Article EN
2.06.2021

It would be more than fair to say that in American films, the motif of adventure is one of the favorite story-telling devices. So many films come to mind – from the most banal to the most memorable of the western, detective, and war genre films of the 30’s, 40’s and 50’s to the rash of modern-day science fiction films patterned on the Star Wars or Close Encounters formulas. (...) Two other films stand out in my mind that take the adventure story theme to another level, and therefore deserve a closer look: Charles Lane’s A Place in Time, and Charles Burnett’s Killer Of Sheep.

Article NL
26.05.2021

Het nieuws passeerde bijna geruisloos: eind februari vroeg Filmmagie het faillissement aan, het oudste filmtijdschrift van het land legde finaal de boeken neer. (...) Drie weken geleden lanceerde het VAF een oproep voor projectsubsidies van 65 000 euro voor een opvolger van Filmmagie. Het tijdschrift moet focussen “op onafhankelijke filmkritiek met oog voor enerzijds kwaliteitsfilms met een culturele en maatschappelijke betekenis en anderzijds voor de ontwikkeling van filmcultuur in Vlaanderen en daarbuiten”. Daarbij moeten “achtergrond, kritiek en verdieping hand in hand gaan”. 

Conversation EN
19.05.2021

As the pioneer of female Tunisian filmmakers, Selma Baccar has first and foremost also answered back to men’s representations of women in her own films. From The Awakening (1966) to Fatma 75 (1975), The Dance of Fire (1995) to Flower of Oblivion (2006), the historical detail, contemporary relevance and concern with women in a much wider context have gained her the reputation of the “grande dame” of Tunisian cinema: a feminist activist. Selma Baccar: “As an activist for women’s rights, I have always felt that women are the cornerstone of society in general, and as a child of the age of protests in the 1960s I felt that I could be not only a spokesperson for the Tunisian woman but also an informer and critic of the contemporary atmosphere in Tunisia.”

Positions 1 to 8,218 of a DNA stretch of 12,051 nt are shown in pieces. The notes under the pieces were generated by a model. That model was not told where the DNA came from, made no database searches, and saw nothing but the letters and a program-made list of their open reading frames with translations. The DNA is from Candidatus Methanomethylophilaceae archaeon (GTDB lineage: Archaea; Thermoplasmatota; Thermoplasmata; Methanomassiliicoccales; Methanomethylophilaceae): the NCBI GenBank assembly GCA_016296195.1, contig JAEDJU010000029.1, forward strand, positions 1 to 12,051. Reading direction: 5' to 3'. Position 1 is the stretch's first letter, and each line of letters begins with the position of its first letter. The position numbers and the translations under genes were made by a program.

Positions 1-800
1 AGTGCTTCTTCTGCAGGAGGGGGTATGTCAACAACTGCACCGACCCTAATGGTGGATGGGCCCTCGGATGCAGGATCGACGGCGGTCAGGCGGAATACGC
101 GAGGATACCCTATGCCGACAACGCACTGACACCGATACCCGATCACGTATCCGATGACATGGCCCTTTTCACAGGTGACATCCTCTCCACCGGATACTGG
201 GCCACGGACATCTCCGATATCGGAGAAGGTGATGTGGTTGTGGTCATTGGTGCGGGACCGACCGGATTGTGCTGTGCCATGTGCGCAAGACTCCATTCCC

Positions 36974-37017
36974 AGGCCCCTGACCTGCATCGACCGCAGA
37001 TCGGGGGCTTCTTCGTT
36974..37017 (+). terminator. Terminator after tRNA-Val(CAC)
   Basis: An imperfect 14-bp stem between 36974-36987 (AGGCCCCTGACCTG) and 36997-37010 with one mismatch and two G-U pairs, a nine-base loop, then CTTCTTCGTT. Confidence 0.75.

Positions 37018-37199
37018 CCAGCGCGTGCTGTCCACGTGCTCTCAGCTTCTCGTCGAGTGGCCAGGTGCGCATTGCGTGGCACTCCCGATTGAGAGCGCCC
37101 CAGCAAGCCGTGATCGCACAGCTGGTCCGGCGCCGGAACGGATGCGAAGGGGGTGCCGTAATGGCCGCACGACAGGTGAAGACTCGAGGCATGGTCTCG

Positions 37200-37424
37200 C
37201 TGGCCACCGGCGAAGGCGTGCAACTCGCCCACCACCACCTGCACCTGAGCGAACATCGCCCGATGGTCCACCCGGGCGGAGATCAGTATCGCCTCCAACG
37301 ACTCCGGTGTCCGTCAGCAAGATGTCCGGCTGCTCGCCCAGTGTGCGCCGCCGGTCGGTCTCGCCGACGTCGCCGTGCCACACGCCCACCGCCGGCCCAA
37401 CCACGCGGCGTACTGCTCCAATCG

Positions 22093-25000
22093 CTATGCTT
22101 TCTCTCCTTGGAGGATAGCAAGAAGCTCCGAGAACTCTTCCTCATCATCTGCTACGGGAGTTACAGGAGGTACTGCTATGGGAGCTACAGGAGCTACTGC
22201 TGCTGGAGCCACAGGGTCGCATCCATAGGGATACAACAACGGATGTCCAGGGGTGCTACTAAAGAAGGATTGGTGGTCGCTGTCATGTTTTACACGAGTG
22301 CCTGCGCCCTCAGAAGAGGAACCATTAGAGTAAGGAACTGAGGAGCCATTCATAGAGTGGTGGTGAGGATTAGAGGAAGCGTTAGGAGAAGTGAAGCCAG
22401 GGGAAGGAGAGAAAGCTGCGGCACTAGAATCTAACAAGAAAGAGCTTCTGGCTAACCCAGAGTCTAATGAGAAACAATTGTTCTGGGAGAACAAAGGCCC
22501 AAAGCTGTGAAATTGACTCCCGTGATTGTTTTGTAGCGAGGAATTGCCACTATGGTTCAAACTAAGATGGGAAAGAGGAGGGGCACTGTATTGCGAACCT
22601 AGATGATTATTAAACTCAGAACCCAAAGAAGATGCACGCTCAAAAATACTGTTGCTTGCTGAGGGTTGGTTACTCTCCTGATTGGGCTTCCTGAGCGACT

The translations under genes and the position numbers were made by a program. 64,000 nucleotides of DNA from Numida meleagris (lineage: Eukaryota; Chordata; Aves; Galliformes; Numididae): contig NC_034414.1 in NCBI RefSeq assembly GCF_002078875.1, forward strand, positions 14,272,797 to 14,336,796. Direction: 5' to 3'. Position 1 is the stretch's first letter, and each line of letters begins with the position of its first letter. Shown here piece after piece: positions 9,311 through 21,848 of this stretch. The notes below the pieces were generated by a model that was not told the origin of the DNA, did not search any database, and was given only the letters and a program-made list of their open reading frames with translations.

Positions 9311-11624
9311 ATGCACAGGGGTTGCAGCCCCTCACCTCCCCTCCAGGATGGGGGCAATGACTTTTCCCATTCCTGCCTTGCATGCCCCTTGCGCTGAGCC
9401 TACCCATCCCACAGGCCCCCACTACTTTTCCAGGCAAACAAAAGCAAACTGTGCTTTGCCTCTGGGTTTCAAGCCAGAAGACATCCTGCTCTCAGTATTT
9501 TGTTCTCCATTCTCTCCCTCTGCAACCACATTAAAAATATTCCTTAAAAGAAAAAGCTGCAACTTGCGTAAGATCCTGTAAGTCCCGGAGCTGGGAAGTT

Conversation EN
19.05.2021

“The International Women’s Year provided me with the opportunity to make it [Fatma 75]. I figured that, for the first Tunisian film entirely devoted to this subject, I must not resort to fiction but make an analytical work. Through this film, I set about demystifying what is called ‘the miracle of Tunisian women’s emancipation’.”

Conversation EN
19.05.2021

Selma Baccar’s film opens with a series of portraits of women who have marked the history of Tunisia through the ages. In a theatrical way, Sophonisba, Kahina, Jelajil, and Aziza present themselves to us as the predecessors, through their courageous actions, of this young girl, Fatma, in 1975.

Conversation
19.05.2021
Magda Wassef 1978
Translated by

Fatma 75’s approach is quite original. The film is based on essays and histories written on the Tunisian feminist movement, using fiction to make its message accessible to the general public. Selma baccar: “As for my experience as a woman director, I think it was very important for me. My relationship with the crew and the actors was excellent. The shooting of Fatma 75 was “all roses”. On the other hand, in order to obtain the necessary funding for the production of the film, I felt a great mistrust from some of the people in charge, although I had a special card up my sleeve: a film about women made by a woman. But the problem of film production in Tunisia is the same for men and women: it’s negative for both of them.”

Manifesto EN
19.05.2021

“Given this situation, the three of us – a filmmaker, a critic and a technician in the Arab cinema – have decided to establish an ‘Assistance Fund’ for the self-expression of the Arab woman in the cinema. A yearly prize of 10,000 ff (about $2500) will be awarded to the best script for a short film from those proposals submitted by Arab women undertaking their first film.”